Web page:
- Konrad Onasch: Christmas in the Orthodox Church Year; Berlin: Evangelist Publishing House, 1958
- Susan K. Roll: Weihnachten/Weihnachtsfest/Weihnachtspredigt; in: TRE 35, P. 453-468; Berlin - New York: de Gruyter, 2003
- Lily Weiser-Aall: Artikel Weihnacht; in: Hand Dictionary of the German Faith, Bd. 9; Augsburg: Weltbild, 2005 (=Berlin: de Gruyter, 1941); ISBN 3-8289-0808-X
Explanations of Christmas in German Christianity
|Wikimedia Commons has media related to Christmas.|
- www.ekhn.de Website of the Evangelical Church in Hessen and Nassau
- www.katholisch.de Website of the Catholic Church in Germany Comments of Christian dignitaries to Christmas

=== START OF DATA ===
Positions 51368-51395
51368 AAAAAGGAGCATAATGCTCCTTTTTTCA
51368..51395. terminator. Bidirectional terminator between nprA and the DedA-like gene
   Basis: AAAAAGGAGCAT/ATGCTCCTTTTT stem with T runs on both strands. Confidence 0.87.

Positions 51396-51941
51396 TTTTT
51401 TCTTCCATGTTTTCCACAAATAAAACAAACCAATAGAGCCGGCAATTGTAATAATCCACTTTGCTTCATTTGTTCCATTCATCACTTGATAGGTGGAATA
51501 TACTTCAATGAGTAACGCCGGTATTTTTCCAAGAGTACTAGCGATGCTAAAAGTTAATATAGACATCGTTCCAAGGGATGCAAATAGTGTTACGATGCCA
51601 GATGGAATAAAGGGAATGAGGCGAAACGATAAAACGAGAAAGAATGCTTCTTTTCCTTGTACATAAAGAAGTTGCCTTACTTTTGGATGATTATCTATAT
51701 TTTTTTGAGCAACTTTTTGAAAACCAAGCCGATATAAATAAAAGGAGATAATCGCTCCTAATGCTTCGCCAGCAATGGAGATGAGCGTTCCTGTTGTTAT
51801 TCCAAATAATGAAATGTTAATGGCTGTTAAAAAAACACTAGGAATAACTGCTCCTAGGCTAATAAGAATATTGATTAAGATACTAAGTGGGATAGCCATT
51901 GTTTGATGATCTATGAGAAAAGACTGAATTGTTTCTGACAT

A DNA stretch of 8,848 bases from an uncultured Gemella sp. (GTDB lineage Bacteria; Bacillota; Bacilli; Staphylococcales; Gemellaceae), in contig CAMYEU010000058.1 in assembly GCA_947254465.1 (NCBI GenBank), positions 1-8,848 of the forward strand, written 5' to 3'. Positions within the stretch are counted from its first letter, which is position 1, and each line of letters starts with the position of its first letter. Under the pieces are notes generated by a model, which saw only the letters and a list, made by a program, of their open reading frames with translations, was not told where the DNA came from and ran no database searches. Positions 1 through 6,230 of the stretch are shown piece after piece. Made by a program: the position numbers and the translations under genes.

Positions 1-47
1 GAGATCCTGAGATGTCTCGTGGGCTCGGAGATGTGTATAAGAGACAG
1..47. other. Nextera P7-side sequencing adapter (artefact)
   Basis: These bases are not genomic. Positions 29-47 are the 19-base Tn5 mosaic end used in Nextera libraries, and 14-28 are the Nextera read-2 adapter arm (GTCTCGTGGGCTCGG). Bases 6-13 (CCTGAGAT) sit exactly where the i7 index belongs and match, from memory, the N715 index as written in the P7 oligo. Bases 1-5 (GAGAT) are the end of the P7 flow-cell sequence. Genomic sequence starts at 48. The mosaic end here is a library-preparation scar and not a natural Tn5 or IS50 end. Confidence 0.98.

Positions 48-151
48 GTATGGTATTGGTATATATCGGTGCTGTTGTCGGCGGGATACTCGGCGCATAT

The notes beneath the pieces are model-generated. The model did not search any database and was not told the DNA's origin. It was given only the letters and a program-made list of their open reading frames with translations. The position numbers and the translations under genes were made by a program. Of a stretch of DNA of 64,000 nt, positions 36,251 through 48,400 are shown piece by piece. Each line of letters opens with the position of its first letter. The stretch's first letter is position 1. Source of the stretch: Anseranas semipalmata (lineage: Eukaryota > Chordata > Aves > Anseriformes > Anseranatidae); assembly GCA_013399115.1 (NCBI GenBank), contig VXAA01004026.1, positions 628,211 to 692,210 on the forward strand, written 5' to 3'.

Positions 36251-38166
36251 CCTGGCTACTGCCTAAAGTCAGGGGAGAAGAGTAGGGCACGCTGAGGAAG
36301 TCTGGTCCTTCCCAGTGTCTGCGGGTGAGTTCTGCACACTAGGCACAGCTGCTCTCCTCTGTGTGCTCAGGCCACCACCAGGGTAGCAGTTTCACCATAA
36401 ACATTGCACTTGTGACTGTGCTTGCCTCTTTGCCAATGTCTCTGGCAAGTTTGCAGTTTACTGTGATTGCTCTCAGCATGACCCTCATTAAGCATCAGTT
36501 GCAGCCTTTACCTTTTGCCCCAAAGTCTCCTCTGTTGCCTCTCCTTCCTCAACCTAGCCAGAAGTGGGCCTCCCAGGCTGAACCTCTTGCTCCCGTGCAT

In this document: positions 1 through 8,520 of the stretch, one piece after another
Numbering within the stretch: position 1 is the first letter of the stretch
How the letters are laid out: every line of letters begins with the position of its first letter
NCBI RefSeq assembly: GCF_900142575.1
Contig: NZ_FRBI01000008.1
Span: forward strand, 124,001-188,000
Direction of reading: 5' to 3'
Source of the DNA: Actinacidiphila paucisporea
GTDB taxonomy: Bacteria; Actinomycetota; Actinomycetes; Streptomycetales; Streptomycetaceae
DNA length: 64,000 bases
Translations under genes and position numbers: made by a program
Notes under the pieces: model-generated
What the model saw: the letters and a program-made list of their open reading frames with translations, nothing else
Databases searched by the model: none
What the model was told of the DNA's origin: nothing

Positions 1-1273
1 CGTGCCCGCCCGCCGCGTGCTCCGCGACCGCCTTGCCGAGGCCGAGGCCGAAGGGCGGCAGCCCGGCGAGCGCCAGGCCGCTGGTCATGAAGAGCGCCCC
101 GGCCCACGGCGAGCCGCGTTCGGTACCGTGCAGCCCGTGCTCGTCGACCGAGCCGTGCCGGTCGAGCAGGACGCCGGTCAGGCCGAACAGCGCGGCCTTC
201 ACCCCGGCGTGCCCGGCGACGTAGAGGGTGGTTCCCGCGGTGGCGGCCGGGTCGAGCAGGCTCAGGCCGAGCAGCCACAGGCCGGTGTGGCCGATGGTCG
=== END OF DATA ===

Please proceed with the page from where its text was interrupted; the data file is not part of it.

- www.kirche-in-not.de Interview with Cardinal Leo Scheffczyk (Catholic)
- www.kigo-tipps.de planning of Children's Christmas Services by German author of the Federation of Evangelist Municipalities
Christmas in German art and children's literature
- www.icon-art.info Icons of the Birth of Christ
- www.geschichten-zu-weihnachten.de.vu Christmas children's services
- www.religio.de Thomas Gandow: Die Quadratur des Adventskranzes or: "Atheism Under the Christmas Tree“